In the United States, Americans have been celebrating Juneteenth this weekend, the 3rd year from the holiday was given federal status by President Biden in 2021. Here’s what to know about the Juneteenth is the national holiday, the importance of it and how it came to be.


What to know about the Juneteenth is the national holiday?

The holiday, declared on June 19, is also known as Freedom Day or liberation Day, and has been celebrated by communities across the country for more than a century.

However, Juneteenth didn’t become federally-recognized until 2021, when President Biden signed legislation adding it to the national holiday calendar after both its name and significance rose to the forefront of national conversations the past year with the resurgence and momentum of the Black Lives Matter movement.

The U.S. federal government now recognizes 12 holidays, including Juneteenth, according to the U.S. Department of Commerce. When Mr. Biden approved the law two years ago, he remarked during a White House celebration that a national holiday had not been established since one was declared in 1983 to honor the birthday of Martin Luther King, Jr.

“In the united states everyone can feel the importance of this day, and learn from our history,” Mr. Biden said at the ceremony.

The law immediately went into effect with his signature, and the first Juneteenth, as a national holiday, was noticed the following day. That was June 18, 2021.

Since June 19 fell on a Saturday, government offices, alongside a number of personal businesses, shutdown their doors in acknowledgement.  Although the financial sector at the time continued to operate as originally planned, NASDAQ confirmed last month that the stock market will be closed Monday for Juneteenth, as was last year, and as it is during other national holidays.

Mr. Biden signed the legislation after it passed quickly through both chambers of Congress earlier in the week. Answering public calls for federal recognition that grew throughout 2020 and into 2021, the Senate unanimously passed a bill to establish Juneteenth National Independence Day as a legal, public holiday, despite some initial pushback from Republican lawmakers.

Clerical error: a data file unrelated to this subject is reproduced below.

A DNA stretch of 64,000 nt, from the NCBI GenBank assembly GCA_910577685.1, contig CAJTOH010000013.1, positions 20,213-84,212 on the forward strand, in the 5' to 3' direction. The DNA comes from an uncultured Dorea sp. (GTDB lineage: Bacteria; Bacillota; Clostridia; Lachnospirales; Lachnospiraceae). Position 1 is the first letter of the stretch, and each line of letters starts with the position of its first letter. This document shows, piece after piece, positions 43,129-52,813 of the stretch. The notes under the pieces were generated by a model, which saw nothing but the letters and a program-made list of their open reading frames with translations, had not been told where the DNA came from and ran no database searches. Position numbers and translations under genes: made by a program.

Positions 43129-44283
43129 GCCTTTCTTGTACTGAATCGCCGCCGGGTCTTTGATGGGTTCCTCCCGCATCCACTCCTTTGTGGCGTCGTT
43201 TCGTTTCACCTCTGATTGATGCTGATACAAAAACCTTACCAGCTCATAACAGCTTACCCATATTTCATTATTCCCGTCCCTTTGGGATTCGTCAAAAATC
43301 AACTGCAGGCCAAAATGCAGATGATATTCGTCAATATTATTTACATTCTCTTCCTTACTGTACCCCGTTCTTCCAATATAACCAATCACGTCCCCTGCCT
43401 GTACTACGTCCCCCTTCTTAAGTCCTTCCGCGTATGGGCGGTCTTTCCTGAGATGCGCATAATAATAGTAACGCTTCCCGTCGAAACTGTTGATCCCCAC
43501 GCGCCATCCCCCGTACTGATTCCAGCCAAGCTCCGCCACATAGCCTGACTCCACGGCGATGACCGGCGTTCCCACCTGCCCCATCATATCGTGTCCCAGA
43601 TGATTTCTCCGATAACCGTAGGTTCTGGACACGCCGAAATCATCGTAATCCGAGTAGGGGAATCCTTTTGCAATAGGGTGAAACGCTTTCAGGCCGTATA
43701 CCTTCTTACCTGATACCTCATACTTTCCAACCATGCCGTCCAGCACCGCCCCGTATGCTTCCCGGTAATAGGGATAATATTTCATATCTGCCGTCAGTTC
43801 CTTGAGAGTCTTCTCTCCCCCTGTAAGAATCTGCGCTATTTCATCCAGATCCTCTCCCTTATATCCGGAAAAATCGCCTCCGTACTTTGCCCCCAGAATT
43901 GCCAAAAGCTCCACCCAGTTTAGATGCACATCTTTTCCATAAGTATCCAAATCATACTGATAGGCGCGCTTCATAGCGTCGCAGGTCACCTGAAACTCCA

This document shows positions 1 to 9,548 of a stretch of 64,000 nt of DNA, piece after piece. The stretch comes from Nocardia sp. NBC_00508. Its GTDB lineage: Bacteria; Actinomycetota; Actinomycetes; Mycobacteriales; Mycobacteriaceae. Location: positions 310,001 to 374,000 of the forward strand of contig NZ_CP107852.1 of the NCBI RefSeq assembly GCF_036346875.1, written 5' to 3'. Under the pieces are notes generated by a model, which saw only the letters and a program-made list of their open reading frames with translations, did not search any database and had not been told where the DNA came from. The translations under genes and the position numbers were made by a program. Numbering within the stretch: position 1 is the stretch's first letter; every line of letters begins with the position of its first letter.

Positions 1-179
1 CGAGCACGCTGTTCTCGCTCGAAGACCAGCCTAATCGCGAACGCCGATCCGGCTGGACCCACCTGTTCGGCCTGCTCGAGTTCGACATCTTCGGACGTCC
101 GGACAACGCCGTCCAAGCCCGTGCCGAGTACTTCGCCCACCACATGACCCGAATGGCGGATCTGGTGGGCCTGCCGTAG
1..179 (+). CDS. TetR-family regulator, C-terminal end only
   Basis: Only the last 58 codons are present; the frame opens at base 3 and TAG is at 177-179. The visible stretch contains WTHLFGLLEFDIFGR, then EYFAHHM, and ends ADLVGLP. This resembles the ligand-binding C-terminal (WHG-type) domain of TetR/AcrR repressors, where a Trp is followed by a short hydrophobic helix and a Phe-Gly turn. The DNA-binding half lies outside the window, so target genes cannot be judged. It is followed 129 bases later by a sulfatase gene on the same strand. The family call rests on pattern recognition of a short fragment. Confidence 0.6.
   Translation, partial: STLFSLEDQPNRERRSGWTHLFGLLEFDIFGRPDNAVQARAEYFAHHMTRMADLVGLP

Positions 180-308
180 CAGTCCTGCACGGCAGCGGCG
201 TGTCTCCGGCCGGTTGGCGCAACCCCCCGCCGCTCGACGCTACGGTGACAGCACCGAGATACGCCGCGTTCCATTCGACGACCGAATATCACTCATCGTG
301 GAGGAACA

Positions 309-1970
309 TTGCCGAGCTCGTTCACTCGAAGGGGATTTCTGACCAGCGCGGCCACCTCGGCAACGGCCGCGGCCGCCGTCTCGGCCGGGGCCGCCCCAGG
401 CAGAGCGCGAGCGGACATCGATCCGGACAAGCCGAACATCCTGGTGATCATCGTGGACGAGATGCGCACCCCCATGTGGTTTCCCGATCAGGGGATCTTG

The bill passed the House soon after, in a 415-14 vote, with all of the opposition coming from Republicans.

Rep. Matt Rosendale of Montana, the first Republican to announce he would cast his vote against the bill, said he viewed it as an attempt to celebrate identity politics.

Other arguments against its passage from the GOP suggested that declaring Juneteenth a federal holiday would sow division because American Independence Day is already held annually, on July 4, to commemorate the country gaining independence after the Revolutionary War. Black soldiers fought in the U.S. Army throughout it, but slavery remained legal in all 13 colonies except Vermont, when the inaugural Independence Day happened a year later on July 4, 1777.

Why is Juneteenth so important?

Before Juneteenth became an official federal holiday, it was already declared as a nation or ceremonial holiday in 48 U.S. states as well as D.C. For decades, Juneteenth was declared a state holiday only in Texas, but then Maine, New York, Pennsylvania and Virginia all executed laws in the present years to formally recognize the date, too.

Although communities have celebrated Juneteenth for more than 150 years, calls grew to establish it as a federal holiday during the summer of 2020, as the killings of George Floyd, Breonna Taylor, Rayshard Brooks and others became high-profile examples of a disproportionate number of deaths of Black Americans at the hands of White police officers.

Alongside the activism and unrest that came with America’s reckoning over racism and police brutality was a renewed push to honor Juneteenth, which many regard as a day meant to celebrate independence while also remembering the country’s long history of slavery.

“On behalf of all who have waited for this, I thank them,” said Rep. Sheila Jackson Lee after the House voted to pass the legislation two years ago. “There is more to come in changing lives for justice, equality and freedom. That is what happened today.”


Jackson Lee and Sen. Ed Markey had each introduced bills to declare Juneteenth a national holiday in the wake of Floyd’s death the summer before, but neither bill received a floor vote at that time. When both lawmakers reintroduced their proposed legislation early the next year, they were met with broad bipartisan support.

Koritha Mitchell, an English professor at Ohio State University who celebrated Juneteenth with her family while growing up in a town outside of Houston, told USA National Post once the bill was sent to Mr. Biden’s desk that “creating community and connection” was a cornerstone of the holiday and what observing it meant for her.

Juneteenth was not embraced as a national Black holiday for a long, long time,” Gates said. “But it was kept alive by Black people in Texas. And that’s what’s so sweet about it. Our people have been hungry for holidays. Hungry for traditions. Hungry for stories about Black history.”

Schools and federal buildings will be closed Monday.


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